The Solo Quattro Collection: Interview with Milly Dent

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From cinema, to cooking, to design, authenticity and attention to detail goes hand in hand with Italian craft. And this ethos is the inspiration behind out first collection made entirely in Italy featuring four distinct frames — Solo Quattro (or, just four). Manufactured by Barberini in Italy, our custom tinted glass sun lenses allow for the highest level of optical clarity. And as always, we’ve partnered with Mazzucchelli to produce acetate from their family-run Italian workshop. 

The Solo Quattro collection fuses different and diverse elements of acetate to create vibrant, almost kaleidoscopic layered colour. Experimental colour combinations and exaggerated shapes compliment intricate and embellished design to make this a truly unique handmade collection. 

To celebrate this exciting new range, we’re paying homage to those who work with authentic design and traditional artisan methods; creators who do things the old-fashioned way. Introducing our first featured artist, Sydney-based ceramicist 
Milly Dent.

Milly's handmade ceramic vessels feature her distinctive marbling and structured geometric pattern work, creating sculptures that are equal parts ornamental and functional. We sat down with Milly at her light-filled studio to chat about the nature of her craft and how this skilful attention to detail spills into other areas of her life. 

What are three key ingredients you need to get you in a creative headspace?

Music, Coffee and Clay

Do you have any routines when making art?

When I get to the studio I put on some music and open the kilns to see the previous nights haul. I spend the morning mixing and colouring clay, and pouring molds. I love the afternoon sunlight in my new studio, so spend that time working on new forms, sanding, glazing and packing orders. 

For new projects, ideas begin on paper and soon become smaller prototypes. I then make bigger forms, make moulds, add pigments to clay and start casting new forms. Depending on the project, I tend to make a number of the same form then play around with the way they are finished.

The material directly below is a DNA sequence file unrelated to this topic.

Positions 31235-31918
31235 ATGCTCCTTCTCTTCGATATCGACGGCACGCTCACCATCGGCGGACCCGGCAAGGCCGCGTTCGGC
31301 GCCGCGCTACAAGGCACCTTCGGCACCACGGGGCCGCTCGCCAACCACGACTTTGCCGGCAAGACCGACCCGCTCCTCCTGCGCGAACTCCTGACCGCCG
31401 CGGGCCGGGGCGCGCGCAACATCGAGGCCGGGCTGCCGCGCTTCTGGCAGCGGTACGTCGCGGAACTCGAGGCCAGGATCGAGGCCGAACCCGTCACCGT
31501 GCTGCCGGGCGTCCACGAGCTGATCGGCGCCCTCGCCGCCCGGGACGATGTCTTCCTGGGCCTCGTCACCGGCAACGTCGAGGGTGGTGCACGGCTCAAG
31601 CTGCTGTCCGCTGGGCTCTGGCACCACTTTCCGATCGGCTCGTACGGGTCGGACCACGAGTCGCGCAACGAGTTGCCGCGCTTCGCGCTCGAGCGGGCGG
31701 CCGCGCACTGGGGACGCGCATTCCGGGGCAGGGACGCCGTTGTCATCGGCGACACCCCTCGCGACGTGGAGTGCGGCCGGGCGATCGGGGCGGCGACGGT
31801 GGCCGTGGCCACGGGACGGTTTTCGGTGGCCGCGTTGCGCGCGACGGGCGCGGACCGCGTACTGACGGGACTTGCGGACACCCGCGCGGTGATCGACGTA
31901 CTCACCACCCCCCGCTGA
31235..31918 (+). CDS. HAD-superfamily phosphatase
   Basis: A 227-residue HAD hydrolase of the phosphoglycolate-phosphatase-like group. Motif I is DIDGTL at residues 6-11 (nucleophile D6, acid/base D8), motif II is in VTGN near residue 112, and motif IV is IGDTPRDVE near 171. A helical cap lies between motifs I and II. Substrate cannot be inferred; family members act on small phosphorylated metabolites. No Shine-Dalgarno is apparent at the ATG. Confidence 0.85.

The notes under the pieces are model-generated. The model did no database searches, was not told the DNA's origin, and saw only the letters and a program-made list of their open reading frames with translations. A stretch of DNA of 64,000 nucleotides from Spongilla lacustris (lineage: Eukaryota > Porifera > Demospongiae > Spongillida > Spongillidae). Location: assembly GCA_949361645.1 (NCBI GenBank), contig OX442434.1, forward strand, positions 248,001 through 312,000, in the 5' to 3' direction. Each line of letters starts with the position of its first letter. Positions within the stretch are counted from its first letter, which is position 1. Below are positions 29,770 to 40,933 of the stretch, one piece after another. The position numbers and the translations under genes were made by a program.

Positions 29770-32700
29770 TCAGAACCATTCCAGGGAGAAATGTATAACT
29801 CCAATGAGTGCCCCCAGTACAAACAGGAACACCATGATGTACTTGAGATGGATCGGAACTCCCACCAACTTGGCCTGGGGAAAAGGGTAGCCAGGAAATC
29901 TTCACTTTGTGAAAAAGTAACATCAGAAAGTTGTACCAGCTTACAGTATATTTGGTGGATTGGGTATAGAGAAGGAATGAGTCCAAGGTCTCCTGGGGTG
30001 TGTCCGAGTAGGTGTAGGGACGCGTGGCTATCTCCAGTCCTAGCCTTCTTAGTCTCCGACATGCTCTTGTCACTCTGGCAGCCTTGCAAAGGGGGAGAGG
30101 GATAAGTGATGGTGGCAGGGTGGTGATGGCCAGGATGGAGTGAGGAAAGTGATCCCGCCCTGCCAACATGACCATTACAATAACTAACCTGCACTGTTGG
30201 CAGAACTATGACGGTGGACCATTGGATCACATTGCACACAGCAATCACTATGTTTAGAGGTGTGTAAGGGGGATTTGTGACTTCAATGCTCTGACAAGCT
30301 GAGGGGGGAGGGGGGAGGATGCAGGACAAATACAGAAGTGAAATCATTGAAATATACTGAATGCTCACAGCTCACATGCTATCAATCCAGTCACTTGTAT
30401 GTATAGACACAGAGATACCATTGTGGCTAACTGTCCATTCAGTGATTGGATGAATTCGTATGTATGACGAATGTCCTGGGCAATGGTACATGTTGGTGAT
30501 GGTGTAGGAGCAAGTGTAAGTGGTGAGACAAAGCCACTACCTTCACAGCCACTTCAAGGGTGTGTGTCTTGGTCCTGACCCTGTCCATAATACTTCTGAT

What’s one piece of advice you’d give someone starting out in your field?

Find your specialty or difference and work on that to establish your creative voice.

Who are your top three favourite artists or artisans?

At the moment, I am loving the work of Claire Pony, Holly Greenwood and Vipoo Srivilisa.

Does your focus on artistry and craftsmanship flow into other areas of your life? 

I think subconsciously it definitely does! The way I make and plate up food for myself tends to be over the top! Also choosing what cup to drink my tea from is always a lengthy process! I think most areas of my life are directed in some way by my interest in texture, color and aesthetics. 

Leading on from that question, can you give us a tip on where to get the best quality...

Coffee: Coffee Alchemy, Marrickville
Pizza: Vacanza, Surry Hills 
Cocktail: Bloody Mary from a can at The Norfolk 
Outfit: Service on Oxford Street 

And finally, how long has to taken to feel like you have mastered your specific craft? Do you feel like you have? Or is this is a constantly evolving goal?

I am constantly trying to develop, improve and extend my craft knowledge. I am always researching porcelain's rich and diverse material history, and feel like there is plenty to still learn in the world of ceramics! I have only just begun to understand the material.

Find out more about Milly at or follow her on Instagram at @millydent

Photography: Chris Loutfy 

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